This invention was made with government support under contract No. DAAJ-0985C-B017 awarded by the Department of the Army. The government has certain rights in this invention.
This invention relates in general to synthesis of critical device parameters and in particular to apparatus and method of synthesizing a critical temperature of a stator vane.
In that fiery inferno known as a gas turbine engine, chemical energy is converted to mechanical energy. Referring to FIG. 1, compressors LPC and HPC convert ambient air to high pressure air. The air is continuously delivered to a combustor COMB which, through the combustion of fuel, raises the temperature and pressure of the air before it is delivered to a first stage high pressure (HP) turbine HPT. The hot, high pressure air is expanded across the HP turbine, producing shaft power to drive the compressors LPC and HPC. The energy remaining is passed across a low pressure turbine LPT which provides output shaft power. Alternatively, the energy can be passed through an exhaust nozzle which provides a "jet" thrust. The engine stations are as follows:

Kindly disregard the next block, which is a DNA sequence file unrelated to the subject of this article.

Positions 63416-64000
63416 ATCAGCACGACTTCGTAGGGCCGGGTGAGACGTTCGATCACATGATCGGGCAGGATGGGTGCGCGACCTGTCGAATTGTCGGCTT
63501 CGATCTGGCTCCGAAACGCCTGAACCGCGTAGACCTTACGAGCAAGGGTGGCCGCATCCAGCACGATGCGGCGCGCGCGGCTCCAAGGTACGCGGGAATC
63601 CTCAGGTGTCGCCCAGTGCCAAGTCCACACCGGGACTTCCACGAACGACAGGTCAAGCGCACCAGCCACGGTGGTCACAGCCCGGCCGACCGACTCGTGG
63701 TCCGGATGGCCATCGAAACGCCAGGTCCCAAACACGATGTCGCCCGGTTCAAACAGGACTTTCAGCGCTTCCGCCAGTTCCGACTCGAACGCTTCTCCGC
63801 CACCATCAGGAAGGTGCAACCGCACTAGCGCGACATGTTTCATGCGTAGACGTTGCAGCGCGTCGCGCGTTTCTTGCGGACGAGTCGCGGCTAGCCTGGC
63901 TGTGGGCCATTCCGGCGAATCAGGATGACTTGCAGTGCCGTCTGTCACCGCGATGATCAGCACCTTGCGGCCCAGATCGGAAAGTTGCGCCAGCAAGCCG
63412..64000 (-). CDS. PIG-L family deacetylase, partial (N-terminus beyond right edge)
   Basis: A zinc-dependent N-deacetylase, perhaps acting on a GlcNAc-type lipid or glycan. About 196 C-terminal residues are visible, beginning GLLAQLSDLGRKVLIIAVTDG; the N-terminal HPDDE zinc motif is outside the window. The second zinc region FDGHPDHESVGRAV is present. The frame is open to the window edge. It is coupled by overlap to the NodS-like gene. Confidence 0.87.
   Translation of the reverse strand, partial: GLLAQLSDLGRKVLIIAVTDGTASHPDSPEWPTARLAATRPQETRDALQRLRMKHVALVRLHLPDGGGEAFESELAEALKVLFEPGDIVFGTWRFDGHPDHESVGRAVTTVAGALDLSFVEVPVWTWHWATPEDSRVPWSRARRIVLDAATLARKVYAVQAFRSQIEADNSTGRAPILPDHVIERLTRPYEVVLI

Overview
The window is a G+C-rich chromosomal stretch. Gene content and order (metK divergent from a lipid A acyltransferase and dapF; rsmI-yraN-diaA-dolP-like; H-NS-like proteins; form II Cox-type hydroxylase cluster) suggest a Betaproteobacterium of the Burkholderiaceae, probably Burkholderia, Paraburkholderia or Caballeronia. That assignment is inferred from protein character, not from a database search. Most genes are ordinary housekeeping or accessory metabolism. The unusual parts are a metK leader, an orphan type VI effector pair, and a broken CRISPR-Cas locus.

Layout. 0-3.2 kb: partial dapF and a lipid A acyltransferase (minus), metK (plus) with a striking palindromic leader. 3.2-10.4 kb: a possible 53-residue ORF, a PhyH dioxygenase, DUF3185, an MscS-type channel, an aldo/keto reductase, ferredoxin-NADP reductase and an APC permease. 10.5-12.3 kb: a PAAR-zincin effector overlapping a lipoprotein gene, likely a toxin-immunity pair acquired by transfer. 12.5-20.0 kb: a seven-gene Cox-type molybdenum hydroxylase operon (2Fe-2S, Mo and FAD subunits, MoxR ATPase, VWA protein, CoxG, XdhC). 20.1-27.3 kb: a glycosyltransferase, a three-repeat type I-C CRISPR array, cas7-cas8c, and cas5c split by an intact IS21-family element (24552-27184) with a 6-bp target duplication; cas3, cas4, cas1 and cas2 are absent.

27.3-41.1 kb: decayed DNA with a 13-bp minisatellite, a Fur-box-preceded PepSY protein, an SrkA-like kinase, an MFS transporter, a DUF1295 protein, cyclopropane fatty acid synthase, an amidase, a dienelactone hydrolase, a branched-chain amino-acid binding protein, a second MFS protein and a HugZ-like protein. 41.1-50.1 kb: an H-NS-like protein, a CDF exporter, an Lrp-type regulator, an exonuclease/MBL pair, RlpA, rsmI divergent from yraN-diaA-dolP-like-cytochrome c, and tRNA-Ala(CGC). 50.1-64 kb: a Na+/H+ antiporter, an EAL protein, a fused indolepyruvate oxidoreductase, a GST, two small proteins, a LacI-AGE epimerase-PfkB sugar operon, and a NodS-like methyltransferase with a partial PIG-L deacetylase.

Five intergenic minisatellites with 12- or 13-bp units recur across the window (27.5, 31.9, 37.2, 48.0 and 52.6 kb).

______________________________________STATION DESCRIPTION______________________________________0 FREE STREAM1.0 ENGINE INLET2.0 LOW PRESSURE COMPRESSOR INLET2.5 HIGH PRESSURE COMPRESSOR INLET3.0 HIGH PRESSURE COMPRESSOR DIS- CHARGE/COMBUSTOR INLET4.0 COMBUSTOR DISCHARGE4.1 1ST STAGE HIGH PRESSURE TURBINE ROTOR INLET4.5 GAS GENERATOR DISCHARGE/POWER TURBINE INLET5.0 POWER TURBINE DISCHARGE______________________________________
The stator vane 72 of the HP turbine is considered one of the more critical components from a thermal stress point of view (see FIG. 2). The selected critical hot spot of the turbine engine is at the first stage turbine vane, trailing edge, pressure side. This spot is designated generally by reference numeral 74. Gases are hottest at the combustor exhaust, reaching as high as 3000° F., under transient operating conditions. These gases heat the outer portion of the vane 72, especially the pressure side, trailing edge. Because the turbine vane 72 is cooled internally by air diverted from the compressor, a temperature gradient results between the inner and outer portions of the vane 72. The higher the temperature gradient, the greater becomes the thermal stress.
These high gradients often make the HP turbine vane the most likely engine component to fail. Failure is primarily due to low cycle fatigue (LCF). Each engine acceleration and deceleration induces a cycle of thermal stress. The graph of FIG. 3 shows a relationship of peak vane temperature versus LCF turbine life. In the engine's maximum power operating range, a small increase of vane temperature can reduce the service life by a substantial amount. In this case, an increase of only 150° F. can reduce the operating life by 2250 cycles.